Now that you’re married and most likely a two-income family, you’ll want to be sure your spouse is provided for if you die and your income is no longer available to them. This means purchasing life insurance as a means of replacing your income, paying off your mortgage, or creating a college fund if you have children. If both spouses are working or if there are kids, both of you should be insured.
Disability insurance is another type of insurance you’ll need. According to the Social Security Administration, 25% of Americans will experience a disability in their careers before they retire. With disability insurance, you’ll still have an income even though there’s no longer a paycheck.
It’s important to do both short-term and long-term planning together concerning your finances. Like any worthwhile endeavor, setting goals, writing them down, and reviewing them regularly leads to success.
What should you begin with? Here are four good goals to start your planning:
- Contributing to your retirement accounts and setting a goal to eventually max out your contributions
- Opening a separate account for an emergency fund and having 3-6 months of money for living expenses in it
- Having a plan to eliminate all debt and having a timetable in place
- Saving for big goals, like buying a house, etc.
Some couple can put their goals together and get them on paper just fine by themselves, while others find it useful to work with a professional to help them. Friends and family can often refer you to a Certified Financial Planner that can help. If they can’t, a Google search will provide you with numerous websites to help you find one in your area.
[ Related read: How to set smart financial goals ]
Coming home and finding that their spouse has just spent thousands of dollars on new furniture for the living room isn’t going to go over well in most households. Discussing big purchases together before you buy is not only good money management, it’s also common courtesy. If you’re combining finances after marriage, the money you possess belongs to both of you.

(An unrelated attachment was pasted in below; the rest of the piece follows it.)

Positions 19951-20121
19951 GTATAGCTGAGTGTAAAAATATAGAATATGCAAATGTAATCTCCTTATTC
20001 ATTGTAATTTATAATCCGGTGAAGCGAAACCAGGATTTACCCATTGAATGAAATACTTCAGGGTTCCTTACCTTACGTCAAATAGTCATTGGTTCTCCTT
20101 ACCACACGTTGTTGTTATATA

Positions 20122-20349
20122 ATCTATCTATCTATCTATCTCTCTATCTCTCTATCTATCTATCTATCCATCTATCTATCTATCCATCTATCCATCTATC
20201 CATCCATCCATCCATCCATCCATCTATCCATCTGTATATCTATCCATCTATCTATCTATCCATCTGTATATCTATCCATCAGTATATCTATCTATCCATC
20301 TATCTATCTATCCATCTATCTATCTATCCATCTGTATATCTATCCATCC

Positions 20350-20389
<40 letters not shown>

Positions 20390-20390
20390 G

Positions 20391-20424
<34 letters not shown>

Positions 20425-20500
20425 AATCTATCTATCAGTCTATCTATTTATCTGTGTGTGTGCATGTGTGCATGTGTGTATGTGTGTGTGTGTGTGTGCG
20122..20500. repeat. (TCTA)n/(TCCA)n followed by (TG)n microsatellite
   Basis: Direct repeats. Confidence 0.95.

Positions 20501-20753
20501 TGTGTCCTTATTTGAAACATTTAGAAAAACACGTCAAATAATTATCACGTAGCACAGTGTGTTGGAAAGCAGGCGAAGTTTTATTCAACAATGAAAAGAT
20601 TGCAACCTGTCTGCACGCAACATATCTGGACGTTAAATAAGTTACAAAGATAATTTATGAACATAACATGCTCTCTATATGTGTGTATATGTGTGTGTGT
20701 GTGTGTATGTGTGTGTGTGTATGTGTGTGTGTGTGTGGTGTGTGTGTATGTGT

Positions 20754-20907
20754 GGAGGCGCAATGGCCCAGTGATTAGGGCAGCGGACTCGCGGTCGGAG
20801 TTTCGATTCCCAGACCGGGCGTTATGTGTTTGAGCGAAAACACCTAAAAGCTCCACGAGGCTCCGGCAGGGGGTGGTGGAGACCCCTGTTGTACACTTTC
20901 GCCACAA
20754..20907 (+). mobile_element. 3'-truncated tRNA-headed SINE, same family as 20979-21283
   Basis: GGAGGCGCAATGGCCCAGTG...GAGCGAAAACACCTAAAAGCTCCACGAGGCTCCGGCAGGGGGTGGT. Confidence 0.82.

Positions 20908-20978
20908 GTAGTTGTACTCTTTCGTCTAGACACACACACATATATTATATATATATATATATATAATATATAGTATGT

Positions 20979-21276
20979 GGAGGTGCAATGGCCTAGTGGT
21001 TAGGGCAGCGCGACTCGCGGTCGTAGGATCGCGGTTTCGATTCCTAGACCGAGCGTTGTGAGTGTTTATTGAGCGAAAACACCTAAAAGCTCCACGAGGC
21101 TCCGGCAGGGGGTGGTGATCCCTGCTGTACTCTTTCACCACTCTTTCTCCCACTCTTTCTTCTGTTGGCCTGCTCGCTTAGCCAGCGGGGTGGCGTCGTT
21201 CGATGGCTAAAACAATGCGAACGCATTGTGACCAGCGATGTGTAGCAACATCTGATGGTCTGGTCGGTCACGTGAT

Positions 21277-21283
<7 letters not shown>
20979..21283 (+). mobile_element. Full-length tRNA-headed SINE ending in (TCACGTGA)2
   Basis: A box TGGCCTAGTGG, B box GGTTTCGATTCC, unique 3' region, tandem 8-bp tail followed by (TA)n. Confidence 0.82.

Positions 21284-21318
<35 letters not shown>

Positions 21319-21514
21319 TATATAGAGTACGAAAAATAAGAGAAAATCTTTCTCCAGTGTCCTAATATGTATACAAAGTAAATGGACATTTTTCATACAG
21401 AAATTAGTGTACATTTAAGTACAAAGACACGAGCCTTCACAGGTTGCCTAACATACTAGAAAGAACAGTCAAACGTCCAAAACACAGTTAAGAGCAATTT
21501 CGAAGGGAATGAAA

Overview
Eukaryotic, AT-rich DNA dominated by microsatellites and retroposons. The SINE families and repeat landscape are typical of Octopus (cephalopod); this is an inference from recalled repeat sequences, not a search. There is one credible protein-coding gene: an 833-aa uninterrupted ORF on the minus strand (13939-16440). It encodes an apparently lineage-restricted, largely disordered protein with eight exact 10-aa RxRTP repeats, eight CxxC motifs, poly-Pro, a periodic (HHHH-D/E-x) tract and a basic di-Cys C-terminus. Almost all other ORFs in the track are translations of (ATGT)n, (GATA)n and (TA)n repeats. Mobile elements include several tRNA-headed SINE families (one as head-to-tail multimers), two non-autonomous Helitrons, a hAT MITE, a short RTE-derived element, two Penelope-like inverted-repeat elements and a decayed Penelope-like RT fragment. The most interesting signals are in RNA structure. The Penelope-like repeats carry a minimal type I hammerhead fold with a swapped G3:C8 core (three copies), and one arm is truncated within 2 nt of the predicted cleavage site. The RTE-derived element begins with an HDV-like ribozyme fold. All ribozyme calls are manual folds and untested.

Some couples will make an agreement that any purchase over a certain dollar amount must be agreed upon by both partners. This can help eliminate impulse purchases and keep conflict over purchases to a minimum.
The common denominator with all of these is that they need to be done together. Work together and make a pact that you’ll never let money come between you. You got married because you trust each other – it’s amazing what you’ll accomplish financially when you work together.
Having grown up in upstate New York, Bob Phillips spent over 15 years in the financial services world and has been making freelance writing contributions to blogs and websites since 2007. He resides in North Texas with his wife and Doberman puppy.
The information and content provided herein is for educational purposes only, and should not be considered legal, tax, investment, or financial advice, recommendation, or endorsement. Breeze does not guarantee the accuracy, completeness, reliability or usefulness of any testimonials, opinions, advice, product or service offers, or other information provided here by third parties. Individuals are encouraged to seek advice from their own tax or legal counsel.